So what other “everyday economics” terms are there that I don’t really understand? “Seasonal adjustment” and “seasonally adjusted figures” for one.. But that will have to be the subject of a further post.

PS for deflators for other countries, the OECD aggregates a few: GeoBook: Deflators.

Written by Tony Hirst

September 14, 2014 at 8:39 am

Posted in Data

Public Accounts Committee – Armchair Auditors, Dead as a Parrot…

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Seems like the Commons Committee of Public Accounts have just produced their report on “Local government funding: assurance to Parliament” [report PDF] which reads to me like they have no idea what’s going on?!

On the question of how open spending data might have a role to play, the conclusions and recommendations (point 6) of the report were as follows:

The quality and accessibility of information to enable residents and councillors to scrutinise local authorities’ decisions varies. If the local accountability system is to work effectively it is fundamentally important that residents can hold local authorities to account for their decisions. It is therefore vital that residents can access relevant and understandable financial and performance information. The Department’s Local Government Transparency Code requires local authorities to publish data, including details of all expenditure over £500, information on senior salaries and details on local authorities’ land holdings and building assets. However, often this data is presented in a way which makes easy and effective scrutiny by the public very difficult. We are also concerned that the public might be less engaged with decisions on services that are significant in terms of expenditure, but do not affect them directly, such as adult care and children’s services. The Department expects that greater transparency of information will empower “armchair auditors” to hold local authorities to account, but there is no evidence that this has actually happened.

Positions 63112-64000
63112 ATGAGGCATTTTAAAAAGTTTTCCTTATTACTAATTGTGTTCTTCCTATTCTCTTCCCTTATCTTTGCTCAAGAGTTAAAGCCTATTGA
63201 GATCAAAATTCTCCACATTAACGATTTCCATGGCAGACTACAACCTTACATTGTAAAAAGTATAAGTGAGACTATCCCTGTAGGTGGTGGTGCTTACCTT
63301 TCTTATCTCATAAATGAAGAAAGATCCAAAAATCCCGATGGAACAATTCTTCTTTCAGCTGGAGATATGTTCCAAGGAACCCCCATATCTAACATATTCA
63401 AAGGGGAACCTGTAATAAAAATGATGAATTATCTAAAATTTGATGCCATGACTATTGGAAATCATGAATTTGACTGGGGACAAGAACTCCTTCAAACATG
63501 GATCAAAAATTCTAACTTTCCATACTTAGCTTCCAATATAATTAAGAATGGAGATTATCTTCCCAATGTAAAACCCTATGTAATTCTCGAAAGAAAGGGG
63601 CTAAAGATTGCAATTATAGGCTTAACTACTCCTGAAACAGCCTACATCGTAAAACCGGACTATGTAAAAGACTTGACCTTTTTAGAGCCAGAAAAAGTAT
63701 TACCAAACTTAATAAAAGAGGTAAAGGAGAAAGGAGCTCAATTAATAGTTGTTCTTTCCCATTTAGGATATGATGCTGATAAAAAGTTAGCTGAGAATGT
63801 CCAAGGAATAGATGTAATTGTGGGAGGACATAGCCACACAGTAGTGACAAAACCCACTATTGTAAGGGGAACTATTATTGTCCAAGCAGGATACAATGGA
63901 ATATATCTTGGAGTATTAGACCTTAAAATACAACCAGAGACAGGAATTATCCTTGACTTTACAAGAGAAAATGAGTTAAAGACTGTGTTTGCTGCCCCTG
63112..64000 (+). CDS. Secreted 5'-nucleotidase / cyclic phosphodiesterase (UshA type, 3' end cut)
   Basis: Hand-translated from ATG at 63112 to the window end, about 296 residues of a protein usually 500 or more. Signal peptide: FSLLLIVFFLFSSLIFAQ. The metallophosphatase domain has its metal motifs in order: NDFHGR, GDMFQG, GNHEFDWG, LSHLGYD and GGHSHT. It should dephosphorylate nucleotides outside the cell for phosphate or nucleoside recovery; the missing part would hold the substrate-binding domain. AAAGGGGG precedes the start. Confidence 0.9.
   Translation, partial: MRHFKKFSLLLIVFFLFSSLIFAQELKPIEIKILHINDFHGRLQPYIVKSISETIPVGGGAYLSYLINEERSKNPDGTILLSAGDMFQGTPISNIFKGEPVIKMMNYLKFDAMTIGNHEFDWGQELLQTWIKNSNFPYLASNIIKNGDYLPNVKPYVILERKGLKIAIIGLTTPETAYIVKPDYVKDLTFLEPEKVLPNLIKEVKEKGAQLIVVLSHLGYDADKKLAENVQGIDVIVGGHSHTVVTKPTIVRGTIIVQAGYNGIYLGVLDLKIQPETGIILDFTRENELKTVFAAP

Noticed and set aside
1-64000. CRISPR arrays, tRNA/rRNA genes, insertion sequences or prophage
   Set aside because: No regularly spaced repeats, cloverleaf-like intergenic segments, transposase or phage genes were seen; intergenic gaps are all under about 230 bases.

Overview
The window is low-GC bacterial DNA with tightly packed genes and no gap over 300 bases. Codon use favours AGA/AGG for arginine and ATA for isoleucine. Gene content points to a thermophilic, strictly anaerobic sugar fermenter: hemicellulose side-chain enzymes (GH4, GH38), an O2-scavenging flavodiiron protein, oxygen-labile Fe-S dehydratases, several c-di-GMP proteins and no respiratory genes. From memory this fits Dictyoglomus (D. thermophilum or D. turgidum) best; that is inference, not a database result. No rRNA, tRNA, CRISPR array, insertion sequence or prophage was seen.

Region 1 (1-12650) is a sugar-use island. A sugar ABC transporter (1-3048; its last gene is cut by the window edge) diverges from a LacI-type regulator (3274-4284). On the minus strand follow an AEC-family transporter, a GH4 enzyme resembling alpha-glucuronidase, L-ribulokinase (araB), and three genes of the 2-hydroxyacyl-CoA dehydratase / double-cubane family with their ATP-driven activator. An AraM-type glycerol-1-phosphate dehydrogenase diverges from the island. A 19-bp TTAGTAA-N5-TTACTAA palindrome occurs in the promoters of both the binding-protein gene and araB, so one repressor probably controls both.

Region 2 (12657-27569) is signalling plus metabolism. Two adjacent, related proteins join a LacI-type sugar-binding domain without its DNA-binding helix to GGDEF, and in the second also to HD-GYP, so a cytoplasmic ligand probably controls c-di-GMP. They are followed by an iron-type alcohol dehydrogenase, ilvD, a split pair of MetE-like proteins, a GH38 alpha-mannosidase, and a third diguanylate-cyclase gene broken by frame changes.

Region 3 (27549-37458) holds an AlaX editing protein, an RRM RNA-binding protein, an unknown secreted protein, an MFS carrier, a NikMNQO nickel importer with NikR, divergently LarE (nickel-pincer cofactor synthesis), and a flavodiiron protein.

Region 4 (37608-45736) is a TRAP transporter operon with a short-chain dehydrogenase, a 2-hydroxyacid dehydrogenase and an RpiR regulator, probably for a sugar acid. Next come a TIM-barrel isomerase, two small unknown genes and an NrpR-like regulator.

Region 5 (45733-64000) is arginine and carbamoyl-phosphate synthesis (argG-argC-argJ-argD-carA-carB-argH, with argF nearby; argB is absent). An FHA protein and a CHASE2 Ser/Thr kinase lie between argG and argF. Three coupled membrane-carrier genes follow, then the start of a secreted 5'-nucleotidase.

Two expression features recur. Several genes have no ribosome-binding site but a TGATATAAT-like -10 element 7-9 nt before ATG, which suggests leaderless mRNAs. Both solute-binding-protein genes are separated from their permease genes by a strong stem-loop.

Recommendation: The Department should ensure that local authorities conform to the new mandatory Transparency Code on the publication of data, and work with local authorities to improve performance where shortcomings are identified.

Recommendation: The Department should assess whether the data published under the Transparency Code helps residents to scrutinise the performance of local authorities, and if alternative data would be of more value.